Concerning mitigation, MPAs can enhance biological carbon capture and sequestration. A 2018 study identified nine mechanisms by which marine vertebrates capture and sequester carbon, the majority of which only occur in the high seas. These include the ‘whale pump’, a mechanism by which whales’ ‘buoyant, nutrient-rich faecal plumes’ float to the ocean surface and stimulate the growth of phytoplankton, a type of marine plant which captures carbon dioxide and converts it to oxygen. Further, when whales (and other large marine vertebrates) die, they sink to the sea floor and bring with them a lifetime’s worth of carbon which is then sequestered in marine sediment. To realise these potential mitigation benefits, the selection and design of the MPAs should aim to maximise carbon sequestration opportunities.


The treaty could also be used to prevent the release of carbon already stored in the ocean. The top one meter of the seafloor sediment stores more than twice the carbon of terrestrial soil. Disturbance of this sediment through activities such as bottom trawling and deep sea mining (a practice which could be ‘just around the corner’), can release this stored carbon into the ocean and atmosphere. Those implementing the new treaty must thus focus on protecting the seabeds—and carbon stored within—in addition to broader marine biodiversity.


Furthermore, the treaty could advance climate adaptation. One study found that 14 of the 16 climate benefits produced by MPAs were related to adaptation. For example, the enhanced biodiversity and reproductive capacity of marine species in MPAs resulted in increased resilience and adaptive capacity to climate change. Local communities can also benefit, with MPAs increasing fish stocks in nearby areas and thereby increasing food security for people dependent on seafood (of which there are more than three billion). Realisation of these adaptation benefits should be an explicit aim in the treaty’s implementation and management.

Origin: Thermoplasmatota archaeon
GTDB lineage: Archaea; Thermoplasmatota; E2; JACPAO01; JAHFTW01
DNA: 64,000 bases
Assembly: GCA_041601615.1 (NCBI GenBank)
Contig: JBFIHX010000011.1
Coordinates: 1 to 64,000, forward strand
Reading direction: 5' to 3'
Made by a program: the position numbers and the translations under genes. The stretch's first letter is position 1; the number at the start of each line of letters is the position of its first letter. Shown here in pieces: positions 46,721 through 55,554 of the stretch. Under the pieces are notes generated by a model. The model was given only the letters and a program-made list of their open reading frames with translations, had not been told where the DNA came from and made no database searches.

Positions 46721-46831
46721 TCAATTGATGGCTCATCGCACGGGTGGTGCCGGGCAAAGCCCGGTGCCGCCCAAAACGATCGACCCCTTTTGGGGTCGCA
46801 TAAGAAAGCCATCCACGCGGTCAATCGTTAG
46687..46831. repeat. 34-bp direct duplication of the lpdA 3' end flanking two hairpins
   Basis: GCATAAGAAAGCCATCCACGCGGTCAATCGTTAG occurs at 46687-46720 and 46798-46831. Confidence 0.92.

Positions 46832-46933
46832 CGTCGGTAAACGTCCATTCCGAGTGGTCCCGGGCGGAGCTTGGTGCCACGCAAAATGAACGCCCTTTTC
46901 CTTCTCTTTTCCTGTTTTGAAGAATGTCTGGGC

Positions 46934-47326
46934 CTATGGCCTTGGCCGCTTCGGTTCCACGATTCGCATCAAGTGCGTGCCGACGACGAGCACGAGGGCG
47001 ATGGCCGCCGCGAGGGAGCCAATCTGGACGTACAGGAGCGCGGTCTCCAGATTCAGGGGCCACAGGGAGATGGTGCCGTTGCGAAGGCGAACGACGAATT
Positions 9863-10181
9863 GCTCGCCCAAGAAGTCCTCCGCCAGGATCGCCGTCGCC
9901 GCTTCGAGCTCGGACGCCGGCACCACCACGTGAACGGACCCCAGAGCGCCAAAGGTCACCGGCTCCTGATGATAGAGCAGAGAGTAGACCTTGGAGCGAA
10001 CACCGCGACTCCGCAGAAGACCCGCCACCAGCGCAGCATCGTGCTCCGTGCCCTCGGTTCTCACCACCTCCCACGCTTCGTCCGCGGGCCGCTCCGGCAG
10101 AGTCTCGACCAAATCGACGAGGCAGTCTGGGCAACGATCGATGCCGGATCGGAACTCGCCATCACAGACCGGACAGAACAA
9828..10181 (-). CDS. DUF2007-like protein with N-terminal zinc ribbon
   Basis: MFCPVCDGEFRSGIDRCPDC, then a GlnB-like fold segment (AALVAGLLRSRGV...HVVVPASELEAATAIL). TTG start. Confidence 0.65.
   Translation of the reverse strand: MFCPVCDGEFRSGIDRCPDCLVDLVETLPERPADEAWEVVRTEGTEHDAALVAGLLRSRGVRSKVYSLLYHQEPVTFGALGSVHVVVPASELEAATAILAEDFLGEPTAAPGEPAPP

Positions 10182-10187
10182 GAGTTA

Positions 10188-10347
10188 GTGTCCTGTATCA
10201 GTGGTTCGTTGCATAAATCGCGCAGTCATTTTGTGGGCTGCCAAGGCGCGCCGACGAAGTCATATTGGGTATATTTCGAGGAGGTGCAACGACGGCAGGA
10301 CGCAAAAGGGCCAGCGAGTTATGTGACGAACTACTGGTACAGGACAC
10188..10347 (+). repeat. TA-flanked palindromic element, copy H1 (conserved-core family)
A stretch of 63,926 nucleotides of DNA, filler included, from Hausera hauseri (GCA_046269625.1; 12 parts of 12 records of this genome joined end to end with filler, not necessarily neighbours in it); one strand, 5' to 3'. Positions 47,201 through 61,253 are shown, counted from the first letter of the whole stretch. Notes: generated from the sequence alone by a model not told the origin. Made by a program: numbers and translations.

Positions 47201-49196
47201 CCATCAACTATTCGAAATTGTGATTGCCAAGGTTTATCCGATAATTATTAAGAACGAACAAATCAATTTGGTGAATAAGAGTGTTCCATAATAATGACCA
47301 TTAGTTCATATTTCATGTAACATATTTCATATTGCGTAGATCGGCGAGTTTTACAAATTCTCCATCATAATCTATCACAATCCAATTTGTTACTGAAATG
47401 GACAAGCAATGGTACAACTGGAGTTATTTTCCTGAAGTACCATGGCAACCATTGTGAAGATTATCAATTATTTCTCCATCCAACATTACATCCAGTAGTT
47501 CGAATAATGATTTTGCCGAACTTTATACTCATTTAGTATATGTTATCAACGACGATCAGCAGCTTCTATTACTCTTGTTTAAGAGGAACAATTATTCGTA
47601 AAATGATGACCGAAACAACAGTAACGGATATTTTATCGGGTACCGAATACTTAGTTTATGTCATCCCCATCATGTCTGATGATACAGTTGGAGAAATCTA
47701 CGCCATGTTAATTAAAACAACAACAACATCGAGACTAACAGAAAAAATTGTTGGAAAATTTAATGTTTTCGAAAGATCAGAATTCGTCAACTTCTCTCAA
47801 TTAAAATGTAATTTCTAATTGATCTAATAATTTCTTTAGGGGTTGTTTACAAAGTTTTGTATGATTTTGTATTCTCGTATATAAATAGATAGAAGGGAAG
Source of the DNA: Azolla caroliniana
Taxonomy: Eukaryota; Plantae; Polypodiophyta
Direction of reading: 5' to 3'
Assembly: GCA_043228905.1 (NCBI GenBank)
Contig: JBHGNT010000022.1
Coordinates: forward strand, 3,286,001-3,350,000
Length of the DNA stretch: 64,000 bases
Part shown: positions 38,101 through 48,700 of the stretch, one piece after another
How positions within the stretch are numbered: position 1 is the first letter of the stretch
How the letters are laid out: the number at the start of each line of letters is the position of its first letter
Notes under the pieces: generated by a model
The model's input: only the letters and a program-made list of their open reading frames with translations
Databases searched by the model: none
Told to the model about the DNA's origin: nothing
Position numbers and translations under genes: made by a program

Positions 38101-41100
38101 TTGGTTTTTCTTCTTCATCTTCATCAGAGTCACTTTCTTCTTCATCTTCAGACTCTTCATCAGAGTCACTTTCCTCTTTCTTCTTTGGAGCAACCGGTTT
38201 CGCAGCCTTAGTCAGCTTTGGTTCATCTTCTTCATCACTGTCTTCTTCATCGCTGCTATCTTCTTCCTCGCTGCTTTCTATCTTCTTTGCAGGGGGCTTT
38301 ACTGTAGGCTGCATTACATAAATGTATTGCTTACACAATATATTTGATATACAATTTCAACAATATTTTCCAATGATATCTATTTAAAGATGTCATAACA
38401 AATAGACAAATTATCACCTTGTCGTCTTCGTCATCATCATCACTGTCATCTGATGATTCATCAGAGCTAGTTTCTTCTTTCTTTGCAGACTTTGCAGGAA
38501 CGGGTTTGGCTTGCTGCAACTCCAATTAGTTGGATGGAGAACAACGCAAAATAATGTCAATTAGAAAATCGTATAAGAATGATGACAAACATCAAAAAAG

Importantly, not all social impacts of the MPAs are positive. The creation of MPAs can threaten the rights of Indigenous Peoples and Local Communities (IPLCs) by limiting access to and traditional usage of marine areas and delegitimising Indigenous knowledges and management practices. As shown by Australia’s Marine Indigenous Protected Areas scheme, however, if MPAs are designed appropriately to enable Indigenous-led management, these areas deliver significant biodiversity and sociocultural benefits.


The Oceans Ahead


Ratification of the treaty is not expected to occur before 2025 and implementation will only take place after that. Despite this long lead-time, some actions can—and should—be taken now. For example, policymakers should start strategising now on how the design, implementation, and management of the treaty can be tuned to maximise the potential climate adaptation and mitigation benefits. Anticipating the increased governability that the new treaty brings forth, the high seas should similarly start being integrated more explicitly into regional and international climate policy approaches. With time rapidly running out to address the climate crisis, we need as many weapons in our arsenal as possible – even whale poo.


Isabella Notarpietro is the Climate Change Fellow for Young Australians in International Affairs.